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What is Lazy Bowel & How Is It Treated? Causes, Symptoms, Prognosis of Lazy Bowel

What is Lazy Bowel?

Lazy Bowel is an arbitrary term used to describe delayed or slow digestion.  It is not a medical condition but is actually a symptom of something interfering with digestion. A person with slowed or delayed digestion will have other symptoms like irregular bowel movements, frequent bouts of constipation, and straining while passing bowels. People with Lazy Bowel tend to pass very hard stools. Since these stools are very difficult to pass and can lead to complications like hemorrhoids and pain with bowel movements [1, 2, 3].

Some people have problems with digestion as a result of chronic use of stimulant laxatives to include castor oil and senna. The function of stimulant laxatives is to push the food through the digestive tract by a series of muscle contractions. If these stimulants are taken chronically the body gets dependent on these medications causing slow digestion if these stimulants are not taken [1, 2, 3].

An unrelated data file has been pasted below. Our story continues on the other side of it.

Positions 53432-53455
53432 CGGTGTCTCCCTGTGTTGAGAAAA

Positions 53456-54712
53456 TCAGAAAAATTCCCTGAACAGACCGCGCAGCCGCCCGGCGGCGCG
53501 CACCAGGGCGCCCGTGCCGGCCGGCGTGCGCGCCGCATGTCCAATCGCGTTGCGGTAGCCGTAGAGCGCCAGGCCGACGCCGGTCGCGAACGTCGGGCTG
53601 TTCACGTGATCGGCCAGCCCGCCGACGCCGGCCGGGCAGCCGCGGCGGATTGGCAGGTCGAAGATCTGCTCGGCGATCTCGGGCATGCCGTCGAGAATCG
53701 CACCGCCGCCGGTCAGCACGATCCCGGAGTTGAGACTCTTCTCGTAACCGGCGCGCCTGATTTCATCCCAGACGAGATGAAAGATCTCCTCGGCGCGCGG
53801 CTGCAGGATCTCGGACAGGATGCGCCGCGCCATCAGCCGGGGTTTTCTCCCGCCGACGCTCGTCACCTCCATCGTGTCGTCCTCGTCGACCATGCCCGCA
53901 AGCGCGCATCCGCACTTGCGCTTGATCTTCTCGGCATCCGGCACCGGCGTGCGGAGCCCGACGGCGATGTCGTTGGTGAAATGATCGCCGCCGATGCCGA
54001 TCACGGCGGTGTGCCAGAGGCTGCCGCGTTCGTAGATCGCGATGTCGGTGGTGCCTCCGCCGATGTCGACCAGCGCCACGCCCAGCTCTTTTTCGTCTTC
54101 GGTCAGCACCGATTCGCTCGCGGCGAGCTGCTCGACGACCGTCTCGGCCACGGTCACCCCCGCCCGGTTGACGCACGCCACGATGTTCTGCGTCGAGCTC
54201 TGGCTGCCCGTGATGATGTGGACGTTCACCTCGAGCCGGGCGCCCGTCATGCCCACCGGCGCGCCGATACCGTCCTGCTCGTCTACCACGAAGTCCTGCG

What is Lazy Bowel?

What Causes Lazy Bowel?

As stated above, people who use stimulant laxatives chronically are at risk for developing Lazy Bowel.  There are also certain classes of medications that end to affect digestion by making it slow leading to Lazy Bowel.  Opioids are the most common medication that affects digestion.  Although fiber is considered to be the best way to treat constipation, excess of fiber in the body may at times affect digestion making it slow causing Lazy Bowel.  This is because fiber causes excessive stool to form in the rectum which is detrimental for a person with Lazy Bowel [3].

Another potential cause for Lazy Bowel includes a block or a growth in the digestive tract.  This is because the growth may interfere with proper digestion of food.  People with irritable bowel syndrome tend to have frequent bouts of diarrhea, gas, and constipation.  This is also one of the causes of Lazy Bowel.  The primary cause for irritable bowel syndrome is not yet known but what researchers know is that people with this condition have ultrasensitive intestines [3].